1 9 7 6 – 1 9 7 8 (USA)
For real ‘scraping the bottom-of-the-barrel’ entertainment, you couldn’t go past The Gong Show.
Debuting in 1976, Chuck Barris introduced The Unknown Comic, the flounder dance, and (in the process) greatly influenced modern-day performance art with this cool spoof of the amateur talent show.
Celebrities would judge contestants, and – after pretending to restrain themselves – would give a really bad act ‘the Gong’.
After an initial pilot with Gary Owens as host and Arte Johnson, Joanne Worley, Richard Dawson and Adrienne Barbeau as judges, Barris managed to sell both a daytime and a nighttime version.
The show premiered on NBC’s daytime schedule in June 1976 and the syndicated evening version showed up in the fall. Barris hosted in the daytime, replacing Owens as host of the evening show after its first year.
Contestants whistled through their noses, fat ballerinas danced in tutus, dogs sang, sopranos wailed, elderly people danced, and inept magicians bungles.
All were given a chance to compete with one another for the show’s prize money, $516.32 on the weekday show, and $712.05 on the evening show.
The show would always throw in one or two people who actually were talented – someone had to win a prize, after all. The top scorer of the day won the cash. But generally, it was the epitome of bad TV.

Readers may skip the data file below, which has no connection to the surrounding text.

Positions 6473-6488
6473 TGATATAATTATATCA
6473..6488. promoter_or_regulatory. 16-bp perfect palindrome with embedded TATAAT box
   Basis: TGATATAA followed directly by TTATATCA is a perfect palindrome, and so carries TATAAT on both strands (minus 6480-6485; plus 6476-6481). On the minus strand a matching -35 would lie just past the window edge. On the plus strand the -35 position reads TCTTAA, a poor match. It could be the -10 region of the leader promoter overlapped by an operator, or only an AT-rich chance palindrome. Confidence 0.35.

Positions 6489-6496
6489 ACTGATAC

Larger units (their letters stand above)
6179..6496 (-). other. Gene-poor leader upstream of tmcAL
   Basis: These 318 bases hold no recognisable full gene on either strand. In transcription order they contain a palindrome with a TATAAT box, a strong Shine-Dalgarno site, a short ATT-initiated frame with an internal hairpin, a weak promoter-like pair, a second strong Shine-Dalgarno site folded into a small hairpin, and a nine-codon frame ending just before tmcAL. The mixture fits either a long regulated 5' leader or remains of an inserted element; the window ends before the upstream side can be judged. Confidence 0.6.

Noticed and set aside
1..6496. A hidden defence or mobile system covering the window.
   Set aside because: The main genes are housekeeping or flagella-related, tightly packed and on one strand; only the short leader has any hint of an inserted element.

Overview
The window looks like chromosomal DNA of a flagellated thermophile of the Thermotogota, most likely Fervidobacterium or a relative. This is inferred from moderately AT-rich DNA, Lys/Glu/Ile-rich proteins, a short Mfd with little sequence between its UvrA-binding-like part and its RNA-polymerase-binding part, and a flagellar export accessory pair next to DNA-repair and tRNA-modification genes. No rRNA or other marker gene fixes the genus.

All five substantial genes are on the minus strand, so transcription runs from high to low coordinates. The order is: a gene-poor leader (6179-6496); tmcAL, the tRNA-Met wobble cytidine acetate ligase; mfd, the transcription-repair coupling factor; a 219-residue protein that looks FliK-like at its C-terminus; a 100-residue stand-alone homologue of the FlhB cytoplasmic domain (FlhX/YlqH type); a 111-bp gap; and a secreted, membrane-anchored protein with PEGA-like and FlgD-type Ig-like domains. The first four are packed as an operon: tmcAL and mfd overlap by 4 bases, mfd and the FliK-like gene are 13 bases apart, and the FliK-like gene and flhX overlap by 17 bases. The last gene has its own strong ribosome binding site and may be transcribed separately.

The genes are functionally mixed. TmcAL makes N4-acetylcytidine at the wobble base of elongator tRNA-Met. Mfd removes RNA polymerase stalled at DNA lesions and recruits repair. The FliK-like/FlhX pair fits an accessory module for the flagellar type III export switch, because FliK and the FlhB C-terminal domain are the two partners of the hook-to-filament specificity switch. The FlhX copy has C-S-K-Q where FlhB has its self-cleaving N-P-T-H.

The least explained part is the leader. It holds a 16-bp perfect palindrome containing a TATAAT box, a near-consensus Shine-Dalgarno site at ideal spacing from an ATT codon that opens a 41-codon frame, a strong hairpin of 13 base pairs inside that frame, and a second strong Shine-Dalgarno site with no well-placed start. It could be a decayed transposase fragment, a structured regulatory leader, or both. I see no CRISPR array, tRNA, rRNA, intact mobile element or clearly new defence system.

Some contestants were so popular with the studio audience that they returned as regulars on the show. One such contestant was Gene Gene The Dancing Machine, a middle-aged black man who tap-danced softly on the spot but barely moved.
The show’s staff, the celebrity panellists, and even the studio audience would throw all kinds of objects at him as he danced, but he remained oblivious.
Another contestant-turned-regular was the Unknown Comic, who, after his appearance on the show, often appeared as a panellist.
The Unknown Comic, who wore a paper bag over his head, told jokes and never revealed his real identity on the show. Sometime later he was revealed to be one Murray Langston.
Regular panellists included Jaye P. Morgan (whose sexy comments made her an audience favourite), film critic Rex Reed, Arte Johnson, Michele Lee, Jamie Farr, Rip Taylor, Phyllis Diller, and Steve Garvey.
As a result of the popularity of the show, lots of schools and camps (and Australian ‘variety’ shows – not naming any names, Daryl) pinched the idea and held their own gong-style talent shows. Spin-offs included The $1.98 Beauty Contest and The Gong Show Movie.
Host/co-producer Chuck Barris was a real renaissance man. Not only was he responsible for those twin pillars of popular culture, The Dating Game and The Newlywed Game, but he also wrote Palisades Park for Freddy Cannon in 1962.
Dr Joyce Brothers
Jaye P Morgan
The Unknown Comic